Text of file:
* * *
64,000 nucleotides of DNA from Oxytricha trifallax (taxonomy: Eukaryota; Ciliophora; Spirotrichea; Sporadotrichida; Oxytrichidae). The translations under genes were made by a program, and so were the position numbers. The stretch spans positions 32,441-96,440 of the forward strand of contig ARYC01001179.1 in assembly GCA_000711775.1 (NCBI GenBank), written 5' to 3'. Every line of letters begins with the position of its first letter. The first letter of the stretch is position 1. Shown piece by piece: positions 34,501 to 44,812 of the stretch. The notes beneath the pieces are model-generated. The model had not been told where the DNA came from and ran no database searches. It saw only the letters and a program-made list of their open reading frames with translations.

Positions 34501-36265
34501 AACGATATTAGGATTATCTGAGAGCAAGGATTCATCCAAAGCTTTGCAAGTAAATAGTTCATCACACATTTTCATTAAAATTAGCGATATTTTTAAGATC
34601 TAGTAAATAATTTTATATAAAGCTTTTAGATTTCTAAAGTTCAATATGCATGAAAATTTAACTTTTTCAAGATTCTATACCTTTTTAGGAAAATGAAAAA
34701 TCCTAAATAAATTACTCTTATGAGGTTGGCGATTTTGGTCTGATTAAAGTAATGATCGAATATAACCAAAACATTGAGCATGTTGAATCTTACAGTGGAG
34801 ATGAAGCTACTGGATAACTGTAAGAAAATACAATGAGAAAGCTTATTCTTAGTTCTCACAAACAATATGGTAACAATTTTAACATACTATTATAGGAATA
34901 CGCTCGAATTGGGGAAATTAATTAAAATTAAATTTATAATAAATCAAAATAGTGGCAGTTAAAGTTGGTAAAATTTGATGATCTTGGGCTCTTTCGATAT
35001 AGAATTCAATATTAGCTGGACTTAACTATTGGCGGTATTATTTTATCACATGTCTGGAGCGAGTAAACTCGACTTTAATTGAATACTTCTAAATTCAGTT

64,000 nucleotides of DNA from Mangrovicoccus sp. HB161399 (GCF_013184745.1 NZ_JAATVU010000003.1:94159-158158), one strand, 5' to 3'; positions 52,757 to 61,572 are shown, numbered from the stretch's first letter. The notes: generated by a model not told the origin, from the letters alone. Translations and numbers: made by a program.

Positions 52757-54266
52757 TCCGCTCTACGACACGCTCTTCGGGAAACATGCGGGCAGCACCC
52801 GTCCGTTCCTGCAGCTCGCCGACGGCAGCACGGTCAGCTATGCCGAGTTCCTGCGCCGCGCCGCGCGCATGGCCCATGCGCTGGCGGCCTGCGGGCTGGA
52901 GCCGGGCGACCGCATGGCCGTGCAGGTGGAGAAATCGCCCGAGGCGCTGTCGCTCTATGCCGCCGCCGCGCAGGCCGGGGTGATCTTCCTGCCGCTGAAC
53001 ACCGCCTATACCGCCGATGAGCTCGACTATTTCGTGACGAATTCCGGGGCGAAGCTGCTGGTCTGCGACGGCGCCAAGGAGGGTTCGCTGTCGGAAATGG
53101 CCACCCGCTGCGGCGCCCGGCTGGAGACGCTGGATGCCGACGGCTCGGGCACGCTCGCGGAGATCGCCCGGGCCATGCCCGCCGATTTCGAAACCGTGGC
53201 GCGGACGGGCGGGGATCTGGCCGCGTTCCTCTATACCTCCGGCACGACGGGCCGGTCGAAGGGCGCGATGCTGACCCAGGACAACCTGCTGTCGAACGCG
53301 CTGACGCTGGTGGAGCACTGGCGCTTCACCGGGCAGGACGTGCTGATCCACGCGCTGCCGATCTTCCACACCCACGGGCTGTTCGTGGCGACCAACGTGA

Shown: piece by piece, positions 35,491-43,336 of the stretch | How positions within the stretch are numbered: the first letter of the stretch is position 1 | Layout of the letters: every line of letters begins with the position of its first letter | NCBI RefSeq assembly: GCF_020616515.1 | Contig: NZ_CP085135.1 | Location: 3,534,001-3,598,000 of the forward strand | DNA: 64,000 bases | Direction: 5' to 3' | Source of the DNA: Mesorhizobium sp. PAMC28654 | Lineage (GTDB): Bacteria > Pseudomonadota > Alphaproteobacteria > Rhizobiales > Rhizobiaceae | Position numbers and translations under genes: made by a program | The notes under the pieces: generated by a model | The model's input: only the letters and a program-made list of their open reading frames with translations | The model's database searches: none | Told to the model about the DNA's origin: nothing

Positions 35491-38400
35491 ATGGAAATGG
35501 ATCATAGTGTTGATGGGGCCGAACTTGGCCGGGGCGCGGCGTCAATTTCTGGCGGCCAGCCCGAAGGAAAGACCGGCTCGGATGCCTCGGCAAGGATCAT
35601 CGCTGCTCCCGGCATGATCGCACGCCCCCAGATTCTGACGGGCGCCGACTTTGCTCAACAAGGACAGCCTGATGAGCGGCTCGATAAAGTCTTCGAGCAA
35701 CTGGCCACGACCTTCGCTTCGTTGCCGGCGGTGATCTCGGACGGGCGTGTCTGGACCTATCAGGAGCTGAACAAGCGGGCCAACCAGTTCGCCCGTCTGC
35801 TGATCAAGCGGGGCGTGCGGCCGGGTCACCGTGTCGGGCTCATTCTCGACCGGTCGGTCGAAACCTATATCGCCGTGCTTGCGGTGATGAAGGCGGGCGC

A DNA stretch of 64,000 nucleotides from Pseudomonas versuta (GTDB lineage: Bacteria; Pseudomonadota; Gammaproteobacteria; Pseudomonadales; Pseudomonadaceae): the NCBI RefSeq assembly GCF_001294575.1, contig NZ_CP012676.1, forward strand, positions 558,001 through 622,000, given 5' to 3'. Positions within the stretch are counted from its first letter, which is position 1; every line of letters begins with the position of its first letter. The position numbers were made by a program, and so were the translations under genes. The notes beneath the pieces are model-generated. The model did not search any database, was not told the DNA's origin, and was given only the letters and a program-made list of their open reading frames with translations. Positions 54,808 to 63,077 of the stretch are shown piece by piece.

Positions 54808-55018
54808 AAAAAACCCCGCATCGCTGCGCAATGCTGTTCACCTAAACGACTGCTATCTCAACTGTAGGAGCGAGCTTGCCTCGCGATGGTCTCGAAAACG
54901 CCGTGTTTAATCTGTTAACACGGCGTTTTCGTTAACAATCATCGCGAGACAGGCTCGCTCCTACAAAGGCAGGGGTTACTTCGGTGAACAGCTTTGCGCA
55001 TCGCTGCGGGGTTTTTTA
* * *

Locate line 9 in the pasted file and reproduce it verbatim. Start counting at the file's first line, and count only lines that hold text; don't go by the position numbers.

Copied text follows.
64,000 nucleotides of DNA from Mangrovicoccus sp. HB161399 (GCF_013184745.1 NZ_JAATVU010000003.1:94159-158158), one strand, 5' to 3'; positions 52,757 to 61,572 are shown, numbered from the stretch's first letter. The notes: generated by a model not told the origin, from the letters alone. Translations and numbers: made by a program.